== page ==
If there is a reason to suspect you may have a mesothelioma, the doctor will use one or more methods to find out if the disease is really present.
Medical history and physical examination:
A complete medical history (interview) is taken to check for risk factors and symptoms. This will include questions to determine if you have been exposed to asbestos.
A physical exam will provide information about signs of mesothelioma and other health problems. Patients with pleural mesothelioma (mesothelioma of the chest) often have pleural effusion (fluid in their chest cavity) caused by the cancer. Ascites (fluid in the abdominal cavity) in cases of peritoneal mesothelioma, and pericardial effusion (fluid in the pericardium) in cases of pericardial mesothelioma can also be detected during a physical exam.
A chest x-ray may show irregular thickening of the pleura, pleural calcifications (mineral deposits), lowering of the lung fissures (spaces between the lobes of the lungs), and fluid in the pleural space. These findings suggest asbestos exposure leading to the development of a mesothelioma.
Imaging studies such as x-rays, computed tomography (CT) scans, and magnetic resonance imaging (MRI) scans will help determine the location, size, and extent of the cancer. The CT scan uses a rotating x-ray beam to create a series of pictures of the body from many angles. A computer combines these pictures to produce detailed cross-sectional images of a selected part of the body. To highlight details on the CT scan, you may be asked for permission to have a harmless dye injected into a vein. MRI uses magnetic fields instead of x-rays to create images of selected areas of the body. As with the CT scan, a computer generates a detailed cross-sectional image.
Tests of fluid and tissue samples:
In patients with a pleural effusion, a sample of this fluid can be removed by inserting a needle into the chest cavity. A similar technique can be used to obtain abdominal fluid and pericardial fluid. The fluid is then tested to show its chemical make up and viewed under a microscope to determine whether cancer cells are present.
A tissue sample of a pleural or pericardial tumor can be obtained using a relatively new technique called thoracoscopy. A thoracoscope (telescope-like instrument connected to a video camera) is inserted through a small incision into the chest. The doctor can see the tumor through the thoracoscope, and can use special forceps to take a tissue biopsy. Similarly, laparoscopy can be used to see and obtain a biopsy of a peritoneal tumor. In this procedure, a flexible tube attached to a video camera is inserted into the abdominal cavity through small incisions on the front of the abdomen. Fluid can also be collected during thoracoscopy or laparoscopy.
Surgery, either a thoracotomy (which opens the chest cavity) or a laparotomy (which opens the abdominal cavity), allows the surgeon to remove a larger sample of tumor or, sometimes, to remove the entire tumor.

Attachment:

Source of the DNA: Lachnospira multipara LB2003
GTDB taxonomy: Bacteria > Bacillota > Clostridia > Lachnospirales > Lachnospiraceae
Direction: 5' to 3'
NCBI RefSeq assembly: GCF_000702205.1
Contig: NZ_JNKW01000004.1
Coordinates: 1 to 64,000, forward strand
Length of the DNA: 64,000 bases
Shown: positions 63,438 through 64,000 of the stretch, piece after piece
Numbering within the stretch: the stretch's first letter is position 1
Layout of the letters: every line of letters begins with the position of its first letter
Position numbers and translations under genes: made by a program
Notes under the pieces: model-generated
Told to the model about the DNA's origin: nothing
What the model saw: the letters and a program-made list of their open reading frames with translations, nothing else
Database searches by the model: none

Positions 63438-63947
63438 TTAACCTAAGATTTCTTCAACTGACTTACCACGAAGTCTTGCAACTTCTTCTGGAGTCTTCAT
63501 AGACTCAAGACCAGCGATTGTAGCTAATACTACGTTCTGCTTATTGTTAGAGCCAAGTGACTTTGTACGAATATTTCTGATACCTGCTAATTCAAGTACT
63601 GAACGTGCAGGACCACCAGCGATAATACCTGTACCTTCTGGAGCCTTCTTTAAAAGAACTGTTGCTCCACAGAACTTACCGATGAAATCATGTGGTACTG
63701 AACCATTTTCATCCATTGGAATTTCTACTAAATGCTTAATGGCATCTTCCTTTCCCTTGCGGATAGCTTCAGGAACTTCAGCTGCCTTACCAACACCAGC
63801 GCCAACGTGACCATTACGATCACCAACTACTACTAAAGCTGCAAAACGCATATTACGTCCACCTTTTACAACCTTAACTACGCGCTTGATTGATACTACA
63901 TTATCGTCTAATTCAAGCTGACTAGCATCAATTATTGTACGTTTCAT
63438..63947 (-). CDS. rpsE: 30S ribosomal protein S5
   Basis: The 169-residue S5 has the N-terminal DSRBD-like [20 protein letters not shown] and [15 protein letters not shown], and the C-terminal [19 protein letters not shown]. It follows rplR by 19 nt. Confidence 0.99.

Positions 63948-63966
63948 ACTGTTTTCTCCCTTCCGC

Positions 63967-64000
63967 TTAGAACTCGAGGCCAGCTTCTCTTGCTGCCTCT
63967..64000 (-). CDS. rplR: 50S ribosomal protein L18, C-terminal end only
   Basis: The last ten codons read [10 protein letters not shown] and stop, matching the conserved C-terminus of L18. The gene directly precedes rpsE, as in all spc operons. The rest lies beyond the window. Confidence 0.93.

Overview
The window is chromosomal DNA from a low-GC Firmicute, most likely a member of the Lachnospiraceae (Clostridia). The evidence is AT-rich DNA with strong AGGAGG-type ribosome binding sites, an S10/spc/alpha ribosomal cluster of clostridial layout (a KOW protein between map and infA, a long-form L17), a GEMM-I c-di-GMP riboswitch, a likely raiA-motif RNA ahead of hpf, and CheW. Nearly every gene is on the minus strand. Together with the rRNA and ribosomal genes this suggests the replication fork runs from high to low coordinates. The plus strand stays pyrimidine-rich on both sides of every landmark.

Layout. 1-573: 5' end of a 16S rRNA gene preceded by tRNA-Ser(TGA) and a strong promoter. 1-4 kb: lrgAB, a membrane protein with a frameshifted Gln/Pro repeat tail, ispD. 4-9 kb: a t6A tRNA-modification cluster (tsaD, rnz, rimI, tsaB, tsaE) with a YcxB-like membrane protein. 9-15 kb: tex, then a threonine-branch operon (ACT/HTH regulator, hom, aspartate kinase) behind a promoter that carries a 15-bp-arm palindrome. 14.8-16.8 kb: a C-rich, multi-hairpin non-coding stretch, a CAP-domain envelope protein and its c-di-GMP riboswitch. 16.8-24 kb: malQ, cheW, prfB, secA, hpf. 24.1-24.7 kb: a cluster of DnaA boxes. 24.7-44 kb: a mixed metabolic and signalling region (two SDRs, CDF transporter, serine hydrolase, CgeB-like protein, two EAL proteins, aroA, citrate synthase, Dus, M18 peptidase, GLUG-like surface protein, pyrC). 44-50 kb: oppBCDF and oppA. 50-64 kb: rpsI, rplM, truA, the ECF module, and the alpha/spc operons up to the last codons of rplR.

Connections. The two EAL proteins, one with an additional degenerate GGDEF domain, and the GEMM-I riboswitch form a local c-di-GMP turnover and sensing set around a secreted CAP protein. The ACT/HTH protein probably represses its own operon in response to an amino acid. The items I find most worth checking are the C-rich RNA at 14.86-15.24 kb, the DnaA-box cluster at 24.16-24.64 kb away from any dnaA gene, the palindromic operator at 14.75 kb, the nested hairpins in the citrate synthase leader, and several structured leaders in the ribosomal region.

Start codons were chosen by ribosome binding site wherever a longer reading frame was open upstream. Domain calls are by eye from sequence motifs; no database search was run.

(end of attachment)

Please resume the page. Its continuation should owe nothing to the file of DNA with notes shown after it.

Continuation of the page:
For patients who might have pleural mesothelioma, the doctor may also do a bronchoscopy. In this procedure a flexible lighted tube is inserted through the mouth, down the trachea, and into the bronchi to see if there are other masses in the airway. Small samples of abnormal-appearing tissue can be removed for testing.
The patient may also have a mediastinoscopy. A lighted tube is inserted under the sternum (chest bone) at the level of the neck and moved down into the chest. Mediastinoscopy allows the surgeon to view the lymph nodes in this area and remove samples to check for cancer. Lymph nodes are bean-sized collections of immune system cells that help the body fight infections and cancers. Cancers arising in the lung often spread to lymph nodes, but mesothelioma rarely do this. Tests of lymph nodes can give the doctor information on whether a cancer is still localized or if it has started to spread, and can help distinguish lung cancer from mesothelioma.
It is often hard to diagnose mesothelioma by looking at the cells from the fluid around the lungs, abdomen or heart. It is even hard to diagnose mesothelioma with tissue from biopsies. Under the microscope, mesothelioma can look like several other types of cancer. For example, pleural mesothelioma may resemble some types of lung cancer and peritoneal mesothelioma may resemble some cancers of the ovaries. For this reason, special laboratory tests are often done to help distinguish mesothelioma from some other cancers. These tests often use special techniques to recognize certain markers (types of chemicals) known to be contained in mesothelioma. Different markers are present in cancer of the lung or ovary. The electron microscope can sometimes be helpful in diagnosing mesothelioma. This microscope can magnify samples more than 100 times greater than the light microscope which is generally used in cancer diagnosis. This stronger microscope makes it possible to see small parts of the cancer cells that distinguish mesothelioma from other types of cancer.
The diagnosis of mesothelioma presents problems primarily initially in the distinction between mesothelioma and other forms of cancer such as adenocarcinoma or benign, non-cancerous pleural inflammation. The best diagnostic tools at the moment remain the open pleural biopsy performed during thoracoscopy. This procedure also allows for direct visualization of the inside of the chest, and information of involvement of other organs and extension of disease. Other procedures with lower yields are CT guided pleural biopsy, or blind pleural biopsy. In addition to the gross appearance of the tumor, pathologists often rely on a panel of histochemical and immunohistochemical stains to diagnose or exclude mesothelioma. Currently markers linked to prognosis of mesothelioma are under study, but have not been validated for the general use.
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